• Genioplasty

    Chin Augmentation Surgery

     

    Chin augmentation is a great procedure that can help improve your profile, balance the proportions of your face, and improve the overall shape of a jaw. With a variety of methods to choose from, the most common chin augmentation—also called genioplasty—consists of implanting a small insert, including some manipulation of the mandible. Although the surgery can take an hour or two, it’s still an out patient procedure, and that means recovery time doesn’t take too long as well.

     

     

    Ideal candidates for Chin Augmentation Surgery

     

    Anyone that wants to improve the look of their profile or balance the attributes of their face should look into chin augmentation. Or, on the other hand, chin reduction is always a viable option for anyone that wants to adjust or reduce the size of the chin. Either way, anyone that is interested should consult with a physician to see what can be done.

     

    Possible risks and complications

     

    There are only a few risks and complications you should think about when looking into chin augmentation, and that’s because it’s not an invasive surgery. In fact, when compared with other forms of cosmetic surgery, genioplasty is actually pretty safe.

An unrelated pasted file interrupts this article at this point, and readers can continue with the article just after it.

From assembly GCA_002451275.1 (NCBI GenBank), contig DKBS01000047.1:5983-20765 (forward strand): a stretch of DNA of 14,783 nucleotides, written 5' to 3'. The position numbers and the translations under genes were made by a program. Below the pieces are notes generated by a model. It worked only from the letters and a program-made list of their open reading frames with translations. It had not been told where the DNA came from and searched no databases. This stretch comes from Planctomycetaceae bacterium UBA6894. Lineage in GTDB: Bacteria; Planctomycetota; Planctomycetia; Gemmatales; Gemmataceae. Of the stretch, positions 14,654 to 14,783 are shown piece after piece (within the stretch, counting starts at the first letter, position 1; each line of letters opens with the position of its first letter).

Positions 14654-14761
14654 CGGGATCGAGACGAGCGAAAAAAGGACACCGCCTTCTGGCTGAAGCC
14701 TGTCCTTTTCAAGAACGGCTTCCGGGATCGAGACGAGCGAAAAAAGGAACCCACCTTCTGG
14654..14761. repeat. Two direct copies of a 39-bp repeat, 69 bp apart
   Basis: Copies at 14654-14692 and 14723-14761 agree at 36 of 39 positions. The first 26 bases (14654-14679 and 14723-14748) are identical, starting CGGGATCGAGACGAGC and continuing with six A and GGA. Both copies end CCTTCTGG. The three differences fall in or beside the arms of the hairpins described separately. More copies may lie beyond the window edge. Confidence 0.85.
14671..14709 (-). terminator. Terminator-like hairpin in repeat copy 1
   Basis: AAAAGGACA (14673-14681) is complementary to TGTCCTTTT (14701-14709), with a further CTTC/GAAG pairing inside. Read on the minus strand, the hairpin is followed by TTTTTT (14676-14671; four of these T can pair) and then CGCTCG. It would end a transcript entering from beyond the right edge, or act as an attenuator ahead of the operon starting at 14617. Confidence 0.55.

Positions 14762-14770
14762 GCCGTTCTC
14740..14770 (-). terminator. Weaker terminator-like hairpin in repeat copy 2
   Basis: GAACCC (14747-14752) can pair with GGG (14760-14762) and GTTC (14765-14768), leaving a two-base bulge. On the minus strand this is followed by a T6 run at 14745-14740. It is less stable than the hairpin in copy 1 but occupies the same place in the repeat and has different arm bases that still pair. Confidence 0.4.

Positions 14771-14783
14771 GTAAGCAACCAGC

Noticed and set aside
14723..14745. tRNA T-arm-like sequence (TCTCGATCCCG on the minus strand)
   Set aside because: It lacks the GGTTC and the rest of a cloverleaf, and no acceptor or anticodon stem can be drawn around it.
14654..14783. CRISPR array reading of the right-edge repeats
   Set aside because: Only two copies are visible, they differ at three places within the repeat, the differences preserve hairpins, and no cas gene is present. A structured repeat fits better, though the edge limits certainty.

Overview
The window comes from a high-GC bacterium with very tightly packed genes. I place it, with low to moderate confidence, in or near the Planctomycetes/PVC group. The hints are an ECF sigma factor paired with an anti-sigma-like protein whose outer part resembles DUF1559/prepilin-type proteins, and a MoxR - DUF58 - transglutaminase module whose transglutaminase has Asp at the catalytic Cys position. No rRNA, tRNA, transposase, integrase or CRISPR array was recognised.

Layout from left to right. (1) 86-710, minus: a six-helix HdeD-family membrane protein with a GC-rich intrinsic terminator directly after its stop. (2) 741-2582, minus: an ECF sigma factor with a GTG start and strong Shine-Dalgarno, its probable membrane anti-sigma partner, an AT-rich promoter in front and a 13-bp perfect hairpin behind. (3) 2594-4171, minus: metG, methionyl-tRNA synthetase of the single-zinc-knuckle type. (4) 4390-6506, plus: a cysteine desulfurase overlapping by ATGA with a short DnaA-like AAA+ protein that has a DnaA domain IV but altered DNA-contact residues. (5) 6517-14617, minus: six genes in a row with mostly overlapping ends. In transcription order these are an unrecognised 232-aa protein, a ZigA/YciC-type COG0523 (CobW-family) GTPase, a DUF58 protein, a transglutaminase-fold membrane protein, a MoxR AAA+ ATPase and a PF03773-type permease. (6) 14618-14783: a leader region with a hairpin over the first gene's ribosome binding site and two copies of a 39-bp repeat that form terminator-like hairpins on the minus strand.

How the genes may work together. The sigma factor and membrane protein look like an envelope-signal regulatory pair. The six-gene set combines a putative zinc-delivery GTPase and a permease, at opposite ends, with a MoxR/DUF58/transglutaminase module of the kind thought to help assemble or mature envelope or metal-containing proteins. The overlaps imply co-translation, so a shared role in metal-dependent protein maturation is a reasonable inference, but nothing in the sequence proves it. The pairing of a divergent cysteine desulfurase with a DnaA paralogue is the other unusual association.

The Procedure

     

    The procedure itself is simple, and can be compared with any other type of implant-based surgery. An incision is made, and implant is inserted into place, and any adjustments to the mandible are made accordingly. Surgery can take anywhere from an hour to two hours, depending on how much work is done.

     

    The Recovery Process and Your New Look

     

    Recovering from a chin augmentation is seemingly simple, but it can be an arduous process. First of all, you’ll have to take it easy on one of the most vulnerable parts of your face—which wouldn’t seem hard at all, but if you bump into anything at all, the effects of the surgery can be instantly complicated. Swelling and soreness will appear right after surgery but should go away within days—and, after a month, a full recovery should be expected.